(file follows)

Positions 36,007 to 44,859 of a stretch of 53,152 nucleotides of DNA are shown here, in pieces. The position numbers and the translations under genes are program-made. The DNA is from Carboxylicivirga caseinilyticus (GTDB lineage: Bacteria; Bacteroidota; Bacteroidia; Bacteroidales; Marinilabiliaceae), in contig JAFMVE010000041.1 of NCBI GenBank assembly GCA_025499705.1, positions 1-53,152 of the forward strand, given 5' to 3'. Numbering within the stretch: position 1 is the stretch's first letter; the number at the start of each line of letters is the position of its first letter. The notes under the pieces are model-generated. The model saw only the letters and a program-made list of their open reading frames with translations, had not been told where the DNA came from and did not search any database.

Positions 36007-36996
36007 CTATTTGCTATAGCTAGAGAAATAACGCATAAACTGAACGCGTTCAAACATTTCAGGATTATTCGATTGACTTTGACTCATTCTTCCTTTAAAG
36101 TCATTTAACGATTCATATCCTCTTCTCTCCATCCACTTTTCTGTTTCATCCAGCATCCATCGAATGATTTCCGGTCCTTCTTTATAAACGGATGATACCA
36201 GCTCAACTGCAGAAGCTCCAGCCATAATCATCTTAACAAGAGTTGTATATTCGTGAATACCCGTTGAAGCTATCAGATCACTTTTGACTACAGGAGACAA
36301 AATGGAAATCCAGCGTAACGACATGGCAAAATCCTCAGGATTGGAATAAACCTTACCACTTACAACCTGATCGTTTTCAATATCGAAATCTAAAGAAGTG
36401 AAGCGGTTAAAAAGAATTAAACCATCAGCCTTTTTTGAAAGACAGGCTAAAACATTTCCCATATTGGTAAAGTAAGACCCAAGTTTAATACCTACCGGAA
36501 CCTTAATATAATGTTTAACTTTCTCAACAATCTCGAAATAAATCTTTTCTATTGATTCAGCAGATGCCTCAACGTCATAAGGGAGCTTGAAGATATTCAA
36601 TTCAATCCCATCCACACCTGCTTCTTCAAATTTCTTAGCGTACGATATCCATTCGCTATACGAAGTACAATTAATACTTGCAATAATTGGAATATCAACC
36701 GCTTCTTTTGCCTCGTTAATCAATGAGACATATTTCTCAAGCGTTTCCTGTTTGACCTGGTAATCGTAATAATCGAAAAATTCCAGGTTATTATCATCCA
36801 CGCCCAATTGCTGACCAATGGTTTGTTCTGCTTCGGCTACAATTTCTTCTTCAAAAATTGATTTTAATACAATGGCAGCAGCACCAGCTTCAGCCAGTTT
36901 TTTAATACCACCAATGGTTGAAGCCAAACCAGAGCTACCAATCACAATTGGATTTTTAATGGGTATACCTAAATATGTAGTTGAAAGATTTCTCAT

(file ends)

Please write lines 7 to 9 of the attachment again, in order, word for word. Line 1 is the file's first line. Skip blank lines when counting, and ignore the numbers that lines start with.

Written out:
36401 AAGCGGTTAAAAAGAATTAAACCATCAGCCTTTTTTGAAAGACAGGCTAAAACATTTCCCATATTGGTAAAGTAAGACCCAAGTTTAATACCTACCGGAA
36501 CCTTAATATAATGTTTAACTTTCTCAACAATCTCGAAATAAATCTTTTCTATTGATTCAGCAGATGCCTCAACGTCATAAGGGAGCTTGAAGATATTCAA
36601 TTCAATCCCATCCACACCTGCTTCTTCAAATTTCTTAGCGTACGATATCCATTCGCTATACGAAGTACAATTAATACTTGCAATAATTGGAATATCAACC